The apparatus according to the invention incorporates utilization of a steam turbine and solar panels to provide additional electrical energy for electrolysis of the water fuel.
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1. Field of the Invention
This invention relates generally to providing a process and apparatus for operating a vehicle or power plant solely on water for fuel.
2. Description of the Related Art Including Information Disclosed Under 37CFR 1.97 and 1.98
The need for more economical energy sources is evident to many Americans. Hybrid automobiles, using electrical energy to reduce oil use, ethanol powered cars and hydrogen engines are all useful. The invention described herein is in alignment with these attempts to provide economical power and transportation.
Skinnes, et al, in U.S. Pat. No. 7,337,612 described a method for operating an engine by cyclic thermochemical processes in place of a combustion reactor. The invention disclosed herein differs from U.S. Pat. No. 7,337,612 in that chemicals other than water are not required, and a spark of some sort is utilized to catalyze the energy producing reaction.
Motohisa Kamijo, in U.S. Pat. No. 7,267,699, illuminated a fuel processing system for reforming hydrocarbon fuel. The process and apparatus in the present invention is a simplification in that it does not require hydrocarbon fuel.
Ovshinsky, et al, presented a hydrocarbon powered internal combustion engine in U.S. Pat. No. 6,820,706. The innovation described in this application does not require combustion or a continuous stream of air.
Shah, et al, produced a design for a hydrogen production method, creating synthesis gas, and involving combustion, in U.S. Pat. No. 6,783,750. The invention currently applied for requires neither synthesis gas or combustion.
Flessner, et al, U.S. Pat. No. 7,273,044, describes an electrolyzer for generating hydrogen and oxygen, exhaust gas being recycled through the electrolyzer, and hydrogen and oxygen stored in pressurized tanks, an air intake port open to the atmosphere, an expander, pressurized tanks, compressors and catalytic converters among other equipment are required which add to the weight and lower vehicle efficiency in the case of transportation embodiments. In addition, pressurized tanks of these gases may lead to spectacular explosions in the event of automobile collisions, which are an everyday event in the US.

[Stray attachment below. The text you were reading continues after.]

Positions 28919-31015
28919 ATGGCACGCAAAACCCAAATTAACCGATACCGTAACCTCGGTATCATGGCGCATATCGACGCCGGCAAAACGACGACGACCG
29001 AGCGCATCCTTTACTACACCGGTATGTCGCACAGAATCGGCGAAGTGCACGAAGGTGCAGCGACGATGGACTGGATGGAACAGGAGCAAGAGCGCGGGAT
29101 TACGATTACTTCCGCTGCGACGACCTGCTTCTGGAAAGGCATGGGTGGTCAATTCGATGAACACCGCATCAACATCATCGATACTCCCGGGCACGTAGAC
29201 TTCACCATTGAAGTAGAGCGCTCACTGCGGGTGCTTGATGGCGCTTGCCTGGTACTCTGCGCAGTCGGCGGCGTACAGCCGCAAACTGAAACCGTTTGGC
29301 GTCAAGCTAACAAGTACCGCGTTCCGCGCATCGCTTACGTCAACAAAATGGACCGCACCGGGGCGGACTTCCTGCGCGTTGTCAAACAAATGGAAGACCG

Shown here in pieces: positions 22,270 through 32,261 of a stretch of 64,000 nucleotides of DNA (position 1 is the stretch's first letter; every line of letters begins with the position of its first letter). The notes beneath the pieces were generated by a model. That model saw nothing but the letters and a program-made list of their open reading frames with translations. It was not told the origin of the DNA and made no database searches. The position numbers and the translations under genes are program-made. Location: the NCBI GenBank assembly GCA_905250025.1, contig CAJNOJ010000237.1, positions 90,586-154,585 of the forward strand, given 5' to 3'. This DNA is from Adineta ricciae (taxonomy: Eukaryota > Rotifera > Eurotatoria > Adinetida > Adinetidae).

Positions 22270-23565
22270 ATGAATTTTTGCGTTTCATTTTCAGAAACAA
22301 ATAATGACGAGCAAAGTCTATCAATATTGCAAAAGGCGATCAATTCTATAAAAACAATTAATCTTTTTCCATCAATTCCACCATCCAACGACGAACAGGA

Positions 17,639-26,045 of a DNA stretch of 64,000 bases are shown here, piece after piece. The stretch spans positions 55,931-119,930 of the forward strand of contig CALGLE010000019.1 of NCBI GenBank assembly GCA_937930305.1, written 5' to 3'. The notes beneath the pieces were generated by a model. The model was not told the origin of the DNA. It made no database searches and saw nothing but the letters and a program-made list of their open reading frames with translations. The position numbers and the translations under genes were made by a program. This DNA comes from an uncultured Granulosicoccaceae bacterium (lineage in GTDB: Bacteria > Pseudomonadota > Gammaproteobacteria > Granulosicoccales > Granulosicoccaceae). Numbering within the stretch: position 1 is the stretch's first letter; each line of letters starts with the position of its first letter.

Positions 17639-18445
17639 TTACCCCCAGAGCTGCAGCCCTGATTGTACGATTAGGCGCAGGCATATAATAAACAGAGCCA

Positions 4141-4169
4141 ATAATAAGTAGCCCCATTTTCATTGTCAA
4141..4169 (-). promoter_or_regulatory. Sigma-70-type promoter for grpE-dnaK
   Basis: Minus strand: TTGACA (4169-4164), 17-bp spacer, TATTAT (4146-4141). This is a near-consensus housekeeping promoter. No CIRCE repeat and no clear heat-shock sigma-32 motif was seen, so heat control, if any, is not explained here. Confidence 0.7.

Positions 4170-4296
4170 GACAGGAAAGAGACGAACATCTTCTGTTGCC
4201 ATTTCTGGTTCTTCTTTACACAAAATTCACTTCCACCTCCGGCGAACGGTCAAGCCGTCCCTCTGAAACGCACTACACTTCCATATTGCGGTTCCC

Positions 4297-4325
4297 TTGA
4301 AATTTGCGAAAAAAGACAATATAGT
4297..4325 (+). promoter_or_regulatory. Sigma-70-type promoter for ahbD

Emil Riegel, in Industrial Chemistry, 1937, outlines the voltages necessary for decomposition of water, with 25% sodium hydroxide addition, and gives the opinion that electrolysis is the method of choice where hydrogen and oxygen are required for operation of a method and apparatus.
Yalin, et al, in U.S. Pat. No. 7,340,129, describes optical spark plug equipment useful in a water reformation engine.
In the webpage www.geocities.com/hydrogenpower1/experiments/simple_electrolyzer.html a simple electrolyzer is demonstrated which produces one gallon per hour of gas, using 12 volts and 2 amps.
The webpage www.waterfuelcell.org/WFCprojects/Tero/series_cell_v1.2.pdf provides the information that 4000 liters of oxyhydrogen gas from unsegregated electrolysis of water must be produced to equal the fuel energy of gasoline. Further, 3000 liters per hour of this oxyhydrogen gas would be required to idle a car engine.
In the webpage www.brownsgas.com/brownsgaswaterasfuel.html Jules Verne is referenced from his novel Mysterious Island, 1871, supporting the theory that water decomposed by electricity will one day be used as fuel.
An object of the invention is to provide a simplified method for converting water into fuel for vehicles and power plants.
Another object of the invention is to provide an apparatus resulting from the method noted above.
According to one aspect of the present invention, there is provided a method for conversion of water into hydrogen and oxygen by electrolysis, conducting these gases separately to various combustion chambers, stimulating their reaction by optical or conventional sparkplug firing, the resulting reformation of water resulting in the release of energy and heat to drive the pistons of said combustion chambers. Further, a method is provided to conduct said water to extravasate back into the electrolysis chamber.
According to another aspect of the present invention, there is provided a power producing apparatus, which comprises an electrical generation system, electrolyzer, conventional reciprocating engine with spark plugs of either conventional or optical nature, condensing system to convert the water vapor into its liquid form, pipes to convey the resultant liquid to the electrolyzer chamber, and a pressure release emergency valve.